P.s. Fjell, I suspect you were taking the piss, but not leaving a call out is a bad idea, because imagine the amount of resources would be needed to find you after you do not turn up for work the next day. Better to let people know where you are even if you decide to set it to next day.
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Online Mark Wright

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Re: Should we still be caving?
« Reply #43 on: March 22, 2020, 07:27:51 pm »
I think one of the main problems is there will always be people who think the restrictions don't apply to them. Sometimes justified but in most cases, not.

I was out with the Buttered Badger Trail Bike Riding Club yesterday and there were loads of people out in Derbyshire, definitely not following the 2m rule. Whilst we were 2m apart on the trails, we definitely weren't following the 2m rule when we stopped for lunch at a cafe. They were only offering a take-away service but all 5 of us were sat together on a bench outside. The other 4 benches had similar numbers of motorcyclists sat at them.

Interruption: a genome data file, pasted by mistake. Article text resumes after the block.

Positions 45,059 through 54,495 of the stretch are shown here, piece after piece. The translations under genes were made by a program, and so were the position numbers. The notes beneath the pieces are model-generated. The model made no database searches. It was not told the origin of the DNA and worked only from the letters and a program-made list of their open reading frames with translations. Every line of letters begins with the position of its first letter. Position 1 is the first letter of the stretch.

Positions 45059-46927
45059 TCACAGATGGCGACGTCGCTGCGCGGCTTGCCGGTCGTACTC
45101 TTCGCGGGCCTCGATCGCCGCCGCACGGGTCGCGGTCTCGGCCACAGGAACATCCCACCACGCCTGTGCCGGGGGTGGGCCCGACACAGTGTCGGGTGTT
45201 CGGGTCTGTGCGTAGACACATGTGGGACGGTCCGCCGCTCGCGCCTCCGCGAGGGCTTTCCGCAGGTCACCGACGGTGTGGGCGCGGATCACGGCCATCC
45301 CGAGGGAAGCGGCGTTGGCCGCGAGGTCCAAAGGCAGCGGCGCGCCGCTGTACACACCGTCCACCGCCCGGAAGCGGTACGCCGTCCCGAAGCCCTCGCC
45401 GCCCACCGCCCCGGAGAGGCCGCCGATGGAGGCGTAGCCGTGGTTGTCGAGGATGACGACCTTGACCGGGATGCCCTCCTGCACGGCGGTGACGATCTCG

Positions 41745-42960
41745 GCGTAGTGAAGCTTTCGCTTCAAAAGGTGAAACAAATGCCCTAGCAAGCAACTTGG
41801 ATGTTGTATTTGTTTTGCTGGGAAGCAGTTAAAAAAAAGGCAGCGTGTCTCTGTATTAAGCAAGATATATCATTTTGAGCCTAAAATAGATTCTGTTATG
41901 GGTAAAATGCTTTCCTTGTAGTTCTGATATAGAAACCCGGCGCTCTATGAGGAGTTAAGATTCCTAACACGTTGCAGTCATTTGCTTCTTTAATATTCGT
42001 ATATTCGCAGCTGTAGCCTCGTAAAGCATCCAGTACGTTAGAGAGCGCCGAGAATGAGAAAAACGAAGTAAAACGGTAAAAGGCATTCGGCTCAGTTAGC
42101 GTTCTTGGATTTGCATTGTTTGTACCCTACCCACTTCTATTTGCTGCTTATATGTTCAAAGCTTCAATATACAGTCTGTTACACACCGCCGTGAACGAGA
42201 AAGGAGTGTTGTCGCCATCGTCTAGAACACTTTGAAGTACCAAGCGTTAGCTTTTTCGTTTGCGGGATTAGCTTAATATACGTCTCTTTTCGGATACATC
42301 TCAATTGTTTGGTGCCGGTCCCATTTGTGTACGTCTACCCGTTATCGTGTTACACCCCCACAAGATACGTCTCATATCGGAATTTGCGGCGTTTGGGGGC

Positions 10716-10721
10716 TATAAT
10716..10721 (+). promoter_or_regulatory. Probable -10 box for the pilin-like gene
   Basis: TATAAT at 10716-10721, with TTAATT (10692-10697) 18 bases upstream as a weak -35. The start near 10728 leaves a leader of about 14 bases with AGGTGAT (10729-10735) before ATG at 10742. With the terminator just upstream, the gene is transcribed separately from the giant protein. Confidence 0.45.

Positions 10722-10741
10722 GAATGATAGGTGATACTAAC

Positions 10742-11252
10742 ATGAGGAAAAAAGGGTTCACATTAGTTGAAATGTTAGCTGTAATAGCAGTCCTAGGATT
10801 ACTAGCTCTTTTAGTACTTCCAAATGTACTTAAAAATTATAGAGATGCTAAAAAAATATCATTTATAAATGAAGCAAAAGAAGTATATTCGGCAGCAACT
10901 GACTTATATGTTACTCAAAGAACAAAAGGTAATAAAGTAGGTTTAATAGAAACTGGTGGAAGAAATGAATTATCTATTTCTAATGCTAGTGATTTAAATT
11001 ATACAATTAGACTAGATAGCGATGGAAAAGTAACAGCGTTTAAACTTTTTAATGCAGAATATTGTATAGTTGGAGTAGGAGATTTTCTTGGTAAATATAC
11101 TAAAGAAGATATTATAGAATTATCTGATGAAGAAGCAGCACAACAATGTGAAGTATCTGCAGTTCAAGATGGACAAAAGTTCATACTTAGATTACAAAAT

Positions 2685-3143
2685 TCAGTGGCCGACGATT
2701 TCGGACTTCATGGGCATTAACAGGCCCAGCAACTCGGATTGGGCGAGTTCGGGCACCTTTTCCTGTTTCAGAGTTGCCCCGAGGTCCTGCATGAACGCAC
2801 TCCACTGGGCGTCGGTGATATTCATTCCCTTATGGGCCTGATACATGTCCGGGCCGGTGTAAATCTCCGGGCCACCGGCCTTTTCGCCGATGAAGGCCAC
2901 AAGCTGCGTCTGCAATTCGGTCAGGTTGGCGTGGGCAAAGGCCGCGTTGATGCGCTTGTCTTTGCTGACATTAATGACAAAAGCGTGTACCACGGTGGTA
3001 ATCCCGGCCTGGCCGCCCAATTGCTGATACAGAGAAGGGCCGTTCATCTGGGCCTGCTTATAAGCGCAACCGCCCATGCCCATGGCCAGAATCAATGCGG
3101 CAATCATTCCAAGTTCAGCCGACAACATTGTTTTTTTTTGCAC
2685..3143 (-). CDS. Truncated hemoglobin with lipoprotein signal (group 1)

Whilst we may be able to selfishly justify continuing with our caving and other outdoor activities to ourselves, our next door neighbours are likely to think, 'if they are going out caving or motorcycling all the time then I'm off to Meadowhall shopping centre'.

There are plenty of exercises we can do at home. They may not be as good for us as caving or trail bike riding but we can all stay physically healthy. We could get a short length of caving rope and do some skipping for one.

If we (myself included) continue to think we know better and the restrictions don't apply to us then I wouldn't be surprised if a total lockdown isn't imposed within the next 48 hours.

Mark

 

Online TheBitterEnd

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Re: Should we still be caving?
« Reply #44 on: March 22, 2020, 07:42:06 pm »
I went out to get some fuel this morning and it being a nice day I thought I'd stop off somewhere quiet for a walk on the way back. I drove up the single track C road to a place where I have only ever seen one or two cars besides myself in the past and it was rammed, there must have been a dozen cars. It was mainly family groups and everyone was well spaced but touching gates and styles is unavoidable. With plenty of UV and dry weather I doubt the virus is staying around long on surfaces outside but with a constant flow of people there must be a chance of it spreading through that sort of contact.